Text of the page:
Characterisation of lactic acid bacteria in spontaneously fermented camel milk and selection of strains for fermentation of camel milk

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The microbial communities in spontaneously fermented camel milk from Ethiopia were characterised through metagenomic 16S rRNA sequencing and lactic acid bacteria were isolated with the goal of selecting strains suitable as starter cultures. The fermented camel milk microbiota was dominated either by Lactobacillales or by Enterobacteriaceae, depending on incubation temperature and the provider of the milk. Strains of species with a potential use as starter cultures i.e., Lactococcus lactis, Lactobacillus plantarum, and Pediococcus acidilactici, were isolated. Fast acidifiers of camel milk have been isolated from the species of Lc. lactis, P. acidilactici, and Streptococcus infantarius. Gram-negative and potentially pathogenic microorganisms were frequent in spontaneously fermented camel milk, indicating the need for improved hygiene in Ethiopian camel farms. The profiled microbiota of spontaneously fermented camel milk and the isolated LAB strains will significantly contribute towards improving food safety and food security in dry regions that depend on camel milk production.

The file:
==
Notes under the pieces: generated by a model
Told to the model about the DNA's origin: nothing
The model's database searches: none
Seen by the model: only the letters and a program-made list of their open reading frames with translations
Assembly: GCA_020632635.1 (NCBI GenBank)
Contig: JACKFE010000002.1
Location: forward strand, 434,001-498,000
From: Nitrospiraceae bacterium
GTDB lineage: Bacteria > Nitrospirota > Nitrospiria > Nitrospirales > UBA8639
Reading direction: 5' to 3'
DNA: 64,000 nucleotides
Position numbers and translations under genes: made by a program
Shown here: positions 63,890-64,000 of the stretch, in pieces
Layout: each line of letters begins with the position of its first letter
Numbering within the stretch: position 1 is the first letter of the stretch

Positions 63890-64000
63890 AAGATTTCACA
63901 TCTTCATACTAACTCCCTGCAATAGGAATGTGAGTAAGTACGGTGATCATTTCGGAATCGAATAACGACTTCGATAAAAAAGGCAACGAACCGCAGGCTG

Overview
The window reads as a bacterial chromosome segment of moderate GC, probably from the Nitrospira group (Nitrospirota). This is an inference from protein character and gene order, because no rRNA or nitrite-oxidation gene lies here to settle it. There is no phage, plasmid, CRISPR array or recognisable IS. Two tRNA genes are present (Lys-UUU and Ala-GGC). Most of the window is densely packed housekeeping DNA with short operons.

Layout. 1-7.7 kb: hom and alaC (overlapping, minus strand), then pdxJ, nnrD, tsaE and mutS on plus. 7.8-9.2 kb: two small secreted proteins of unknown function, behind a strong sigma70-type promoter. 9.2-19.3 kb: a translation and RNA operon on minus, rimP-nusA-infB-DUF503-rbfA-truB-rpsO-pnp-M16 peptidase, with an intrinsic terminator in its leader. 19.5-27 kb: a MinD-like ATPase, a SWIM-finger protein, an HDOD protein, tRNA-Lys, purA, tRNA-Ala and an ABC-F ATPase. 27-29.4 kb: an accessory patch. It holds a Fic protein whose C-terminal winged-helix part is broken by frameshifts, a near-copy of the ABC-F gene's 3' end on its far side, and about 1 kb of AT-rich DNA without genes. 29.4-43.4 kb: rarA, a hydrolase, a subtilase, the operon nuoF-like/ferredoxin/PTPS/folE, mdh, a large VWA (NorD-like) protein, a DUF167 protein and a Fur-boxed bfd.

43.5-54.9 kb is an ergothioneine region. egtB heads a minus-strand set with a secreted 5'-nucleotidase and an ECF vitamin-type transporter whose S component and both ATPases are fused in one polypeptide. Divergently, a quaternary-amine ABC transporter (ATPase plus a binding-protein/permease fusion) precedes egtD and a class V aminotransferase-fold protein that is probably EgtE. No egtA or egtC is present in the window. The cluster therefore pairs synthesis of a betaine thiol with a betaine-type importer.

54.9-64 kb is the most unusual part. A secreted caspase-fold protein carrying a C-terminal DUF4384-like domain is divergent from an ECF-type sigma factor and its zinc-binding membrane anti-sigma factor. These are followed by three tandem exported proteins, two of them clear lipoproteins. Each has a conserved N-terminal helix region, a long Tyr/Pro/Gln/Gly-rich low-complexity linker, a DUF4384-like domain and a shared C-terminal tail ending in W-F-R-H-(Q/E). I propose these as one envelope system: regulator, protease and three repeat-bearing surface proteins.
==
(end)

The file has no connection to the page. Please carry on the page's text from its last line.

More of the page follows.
Original languageEnglish
JournalInternational Dairy Journal
Volume73
Pages (from-to)19-24
Number of pages6
ISSN0958-6946
DOIs
Publication statusPublished - 2017
CitationsWeb of Science® Times Cited: No match on DOI

    Research areas

  • Biological Materials, Biology, Organic Compounds, Food Processing Operations, Food Products, Bacteria, Food processing, Food supply, Lactic acid, Microorganisms, RNA, 16s rrna sequencing, Incubation temperatures, Lactic acid bacteria, Lactobacillus plantarum, Microbial communities, Pathogenic microorganisms, Pediococcus acidilactici, Streptococcus infantarius, Fermented milk

ID: 132997764